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A horse is a horse, of course, of course

Unless you need a mare to look like a stallion, of course

Unless you need a mare to look like a stallion, of course

September 30, 2009|By TIM ROWLAND

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I got a casting call in the mail the other day -- not for me, I don't have enough feet. But if they pay cash, I think I can help them out.

The notice went as follows:

"In preparation for the shooting later this year of the upcoming Walt Disney Pictures' movie 'Secretariat,' Mayhem Pictures, the producers of the film, will conduct an open, online 'casting call' for horses to portray the legendary 1973 Triple Crown winner."

"Mayhem Pictures?" Never mind, the point is that I happen to have a couple of subjects that I believe would be marvelous stars, and considering that they are currently eating me out of house and home, I would be more than happy to do my part, so to speak. Have saddle, will travel.

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My first thought turned to my own mount Cappuccino, who has a movie star personality if ever there was. Gregarious, fun-loving, slightly air-headed -- if served hay in her dressing room, she would want the green stalks removed.

But then Cappy is a full-figured girl, half thoroughbred, half draft horse. She can run like the wind, but when she does her mind tends to wander and she'll start looking all around, which is never a good thing considering her considerable size and limited braking action. Seeing her run gives you that uneasy feeling that you get when you see a tractor-trailer driver who's text messaging.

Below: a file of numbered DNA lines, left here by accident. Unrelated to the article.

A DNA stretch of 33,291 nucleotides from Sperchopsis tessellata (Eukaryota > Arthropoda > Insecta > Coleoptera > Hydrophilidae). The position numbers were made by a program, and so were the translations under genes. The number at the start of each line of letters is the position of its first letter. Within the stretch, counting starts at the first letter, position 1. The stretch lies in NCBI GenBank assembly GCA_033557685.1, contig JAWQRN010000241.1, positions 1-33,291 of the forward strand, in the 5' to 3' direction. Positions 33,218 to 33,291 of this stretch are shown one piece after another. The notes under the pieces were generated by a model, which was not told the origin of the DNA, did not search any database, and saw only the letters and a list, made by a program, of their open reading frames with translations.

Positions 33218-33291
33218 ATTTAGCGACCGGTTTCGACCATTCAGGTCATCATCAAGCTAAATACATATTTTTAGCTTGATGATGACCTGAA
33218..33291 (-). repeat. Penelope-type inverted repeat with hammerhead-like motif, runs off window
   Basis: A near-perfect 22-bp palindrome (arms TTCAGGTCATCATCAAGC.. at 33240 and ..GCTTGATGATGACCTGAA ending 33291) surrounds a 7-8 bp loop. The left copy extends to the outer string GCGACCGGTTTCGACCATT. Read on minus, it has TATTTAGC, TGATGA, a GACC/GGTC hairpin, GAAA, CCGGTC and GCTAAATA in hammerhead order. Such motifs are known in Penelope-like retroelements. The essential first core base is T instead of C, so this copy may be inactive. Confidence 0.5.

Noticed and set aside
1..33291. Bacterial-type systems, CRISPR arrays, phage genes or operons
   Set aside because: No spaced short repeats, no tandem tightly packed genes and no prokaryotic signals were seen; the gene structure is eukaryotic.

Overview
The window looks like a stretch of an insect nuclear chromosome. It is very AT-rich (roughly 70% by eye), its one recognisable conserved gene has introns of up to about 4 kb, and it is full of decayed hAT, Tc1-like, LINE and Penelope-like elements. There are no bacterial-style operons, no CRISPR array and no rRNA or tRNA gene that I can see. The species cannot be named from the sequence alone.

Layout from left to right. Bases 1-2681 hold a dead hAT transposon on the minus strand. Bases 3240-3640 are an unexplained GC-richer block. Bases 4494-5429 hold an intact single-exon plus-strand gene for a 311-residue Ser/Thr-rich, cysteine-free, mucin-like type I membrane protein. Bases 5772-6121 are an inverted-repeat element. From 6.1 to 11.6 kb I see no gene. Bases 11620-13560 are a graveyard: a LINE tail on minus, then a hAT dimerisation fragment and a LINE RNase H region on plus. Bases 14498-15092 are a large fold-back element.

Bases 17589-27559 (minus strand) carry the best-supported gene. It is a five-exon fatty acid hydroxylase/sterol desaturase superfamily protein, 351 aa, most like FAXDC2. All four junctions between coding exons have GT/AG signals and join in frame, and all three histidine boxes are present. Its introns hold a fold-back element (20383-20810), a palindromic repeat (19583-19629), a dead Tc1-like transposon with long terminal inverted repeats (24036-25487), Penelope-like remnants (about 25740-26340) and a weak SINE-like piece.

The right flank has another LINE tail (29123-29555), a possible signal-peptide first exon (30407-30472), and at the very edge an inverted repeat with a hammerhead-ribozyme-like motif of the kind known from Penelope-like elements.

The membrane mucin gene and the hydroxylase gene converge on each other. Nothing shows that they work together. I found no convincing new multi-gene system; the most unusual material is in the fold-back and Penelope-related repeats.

She's a sweetie, but because of her size, visitors are often terrified to be in the same barn with her -- although as Beth says, if they had any sense they'd be more scared of the miniature horse Doodlebug, who is sort of the Chuckie of the equine world.

Many mornings, I walk out the door to see Beth's silhouette stalking high on a far-away ridge, a sure sign that the Little Puke, as I call him, has slipped his halter and made a successful getaway.

We have a mean old goose whose name I forget, and Doodlebug is the only creature in the farm who doesn't defer to the unpleasant bird. Should the goose give chase, the Little Puke will turn and twist its beak around to True North.

But the Secretariat casting call says that "a calm temperament is particularly key, especially when multiple takes are involved." Scratch Doodlebug. The only multiple thing he's capable of is fits.

So that leaves Beth's horse, Splendid Brooke, who has the disadvantage of being a mare instead of a colt and a bay instead of a chestnut. According to the casting call, "applicants need not feel that they must have an identical looking horse to be considered. We can do wonders with equine makeup for the white facial markings and the three white socks."

Maybe. If they can powder a bay into a chestnut well and good, but if they have something that can make a mare look like a stallion I don't want to know about it.

They do say they will need "at least two main Secretariats" and "perhaps four stand-ins." Who knew there was such a thing as a stunt horse? But if they need six total, that does increase our odds.

Heck, maybe all three of ours could be of use. Brooke as the main, in-his-prime Secretariat; Cappy as the disillusioned, washed-up Secretariat who has let himself go by gorging on banana, bacon and peanut butter sandwiches; and then the Little Puke as the old, cantankerous Secretariat who spends his time watching C-Span and cussing out the younger generation.

Hollywood could hardly ask for more.

Tim Rowland is a Herald-Mail columnist. He can be reached at 301-733-5131, ext. 2324, or via e-mail at timr@herald-mail.com. Tune in to the Rowland Rant video under opinion@herald-mail.com, on antpod.com or on Antietam Cable's WCL-TV Channel 30 evenings at 6:30. New episodes are released every Wednesday.

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